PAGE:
Image: Terrorism conference in Saudi Arabia.
Zainal Abd Halim  /  Reuters
Delegates take their seats at the Counter-Terrorism International Conference in Riyadh, Saudi Arabia, on Saturday. news services
updated 2/5/2005 10:49:35 AM ET 2005-02-05T15:49:35

Saudi Arabia, battling an al-Qaida campaign, vowed on Saturday to fight terrorism to the end but warned at a world anti-terror forum that the war would be bitter and long.

“I know that terrorism will not go away overnight and our war against terrorism will be long and bitter,” de facto ruler Crown Prince Abdullah told security and intelligence officials from more than 50 countries.

“Terrorism increases in ferocity and violence the more the noose tightens round its neck, but I trust the final result will be victory, tolerance, love and peace,” Abdullah said.

He said the world’s biggest oil exporter was among the first countries to be hit by terror.

Al-Qaida has carried out suicide bombings against Westerners and government targets and its Saudi-born leader Osama bin Laden has also urged his supporters to strike directly against oil facilities in the region.

“We are in a war against terrorism and whoever supports it and justifies it,” Abdullah said.

Abdullah urged all countries to set up an international center to fight terrorism, grouping experts with the aim of exchanging information to try to pre-empt acts of terrorism.

He said Saudi Arabia would share its experience and resources with other countries to fight terror.

The conference takes place less than six weeks after an al-Qaida suicide bomber blew up a car at the gates of Saudi Arabia’s Interior Ministry, the nerve center of its battle against militants.

Extra security in Riyadh, which has been on high alert for nearly two years, was visible across the Saudi capital on Saturday. Security forces manned roadblocks and special forces in black balaclavas guarded delegates.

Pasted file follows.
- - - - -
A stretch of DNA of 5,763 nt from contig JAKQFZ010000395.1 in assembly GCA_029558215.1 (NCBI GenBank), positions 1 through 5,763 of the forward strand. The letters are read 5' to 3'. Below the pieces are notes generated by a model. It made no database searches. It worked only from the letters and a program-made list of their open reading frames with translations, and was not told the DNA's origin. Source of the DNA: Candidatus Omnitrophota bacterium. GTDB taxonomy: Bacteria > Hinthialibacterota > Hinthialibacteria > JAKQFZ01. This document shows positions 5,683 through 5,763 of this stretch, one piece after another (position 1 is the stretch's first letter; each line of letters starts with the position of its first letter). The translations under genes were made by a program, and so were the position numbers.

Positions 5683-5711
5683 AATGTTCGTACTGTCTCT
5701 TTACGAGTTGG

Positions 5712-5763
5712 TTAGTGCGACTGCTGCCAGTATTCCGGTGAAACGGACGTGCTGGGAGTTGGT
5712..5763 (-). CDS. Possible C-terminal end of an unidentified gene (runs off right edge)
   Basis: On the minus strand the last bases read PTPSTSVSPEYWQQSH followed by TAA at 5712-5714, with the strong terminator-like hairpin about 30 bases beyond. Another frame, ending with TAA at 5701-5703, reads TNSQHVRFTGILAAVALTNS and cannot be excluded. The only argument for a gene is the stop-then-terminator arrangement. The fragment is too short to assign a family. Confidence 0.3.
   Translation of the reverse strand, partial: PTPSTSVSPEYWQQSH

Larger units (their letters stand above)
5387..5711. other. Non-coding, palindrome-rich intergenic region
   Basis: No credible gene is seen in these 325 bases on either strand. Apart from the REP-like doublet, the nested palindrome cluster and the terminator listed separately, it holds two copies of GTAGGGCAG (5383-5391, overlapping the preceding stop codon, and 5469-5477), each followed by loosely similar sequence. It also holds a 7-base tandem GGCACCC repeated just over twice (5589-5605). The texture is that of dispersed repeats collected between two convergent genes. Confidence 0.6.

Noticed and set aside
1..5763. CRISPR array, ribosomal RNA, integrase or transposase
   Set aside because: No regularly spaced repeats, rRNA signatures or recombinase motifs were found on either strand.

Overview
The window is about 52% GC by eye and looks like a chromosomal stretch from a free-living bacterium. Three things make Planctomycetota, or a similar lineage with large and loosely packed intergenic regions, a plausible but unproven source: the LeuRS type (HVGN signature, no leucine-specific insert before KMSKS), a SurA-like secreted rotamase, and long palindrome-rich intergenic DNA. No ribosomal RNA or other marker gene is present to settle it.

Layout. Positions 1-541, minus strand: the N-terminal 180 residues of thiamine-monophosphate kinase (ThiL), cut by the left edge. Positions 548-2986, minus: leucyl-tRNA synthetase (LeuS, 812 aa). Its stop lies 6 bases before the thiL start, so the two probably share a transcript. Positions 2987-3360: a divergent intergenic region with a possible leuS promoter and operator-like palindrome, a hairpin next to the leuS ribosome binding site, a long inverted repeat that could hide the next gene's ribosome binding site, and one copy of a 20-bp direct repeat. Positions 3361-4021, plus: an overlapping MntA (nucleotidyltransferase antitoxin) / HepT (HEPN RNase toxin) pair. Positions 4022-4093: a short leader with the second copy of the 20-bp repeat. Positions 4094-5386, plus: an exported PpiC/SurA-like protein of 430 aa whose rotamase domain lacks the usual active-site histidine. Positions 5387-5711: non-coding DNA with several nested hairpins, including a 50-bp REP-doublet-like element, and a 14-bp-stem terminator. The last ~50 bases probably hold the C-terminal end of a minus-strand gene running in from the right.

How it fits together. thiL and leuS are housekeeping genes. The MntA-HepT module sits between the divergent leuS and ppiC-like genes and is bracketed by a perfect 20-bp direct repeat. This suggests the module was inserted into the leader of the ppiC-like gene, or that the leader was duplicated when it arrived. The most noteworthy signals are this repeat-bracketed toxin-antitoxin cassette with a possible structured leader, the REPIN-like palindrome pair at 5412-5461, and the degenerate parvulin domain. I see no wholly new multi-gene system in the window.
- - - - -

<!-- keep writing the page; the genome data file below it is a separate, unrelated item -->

Working to close the credibility gap
Experts say that while the four day conference provides symbolic evidence of Saudi progress in the fight against terror, the kingdom’s biggest problem is making the rest of the world believe its efforts are genuine.

“When they speak about internal security nobody believes them,” said Kevin Rosser, an analyst with the London-based Control Risks Group. “Even when they have made genuine progress it’s taken a long time for the outside world’s recognition to catch up.”

“There’s a general problem of lack of transparency and an unwillingness to speak frankly about internal problems,” he added. “They have begun to try to address that but ... they haven’t done enough to close the credibility gap.”

During the Feb. 5 through 8 meeting, delegates will discuss the roots of terrorism, the relationship between terrorism and money laundering, narcotics, and arms smuggling and the structure of terrorist organizations. They will also share techniques to fight terrorism.

The conference comes 21 months after Saudi Arabia began a serious crackdown to root out terrorism after militants attacked three residential compounds in Riyadh in May 2003.

Before those attacks, Saudi Arabia considered terrorism a scourge affecting the West. There was a conviction the militants would not risk killing other Saudis or Muslims in strikes inside the kingdom.

Since the 2003 launch of its anti-extremist offensive, 600 people have been arrested. Authorities have recovered weapons caches, false documents and, in some cases, makeup and wigs the militants used to disguise themselves as women.

'Threat is unlikely to disappear'
A report released last month by the Washington-based Center for Strategic and International Studies said despite the successes and decreasing support for al-Qaida in Saudi Arabia, “The terror threat is unlikely to disappear for years to come.”

“Al-Qaida can draw on Saudis in Afghanistan, Pakistan, Yemen, and Central Asia, as well as other members ... who may be able to enter Saudi Arabia,” said the report.

In the last year, the report said, Saudi border guards have detained nearly 1 million people attempting to enter illegally into the kingdom and seized more than 10 tons of drugs and 2,000 weapons. Some 30,000 men were detained in the Yemeni border area in July 2004 alone, the report said. In all, 19,000 smuggling attempts were foiled and 8,000 smugglers arrested, it said.

Rosser said Saudi Arabia should be more open about the precise nature of the threat in the kingdom to help foreign companies manage the risks.

Despite the dangers, predictions that terrorist attacks would drive out foreign workers, especially in key sectors such as oil, have proved false.

The kingdom does not give a breakdown of the nationalities of its foreign workers. Rosser said there has been a decrease in the foreign community but it appears to have come primarily from dependents and some nonessential employees and not from those who actually do the work.

The Associated Press and Reuters contributed to this report.


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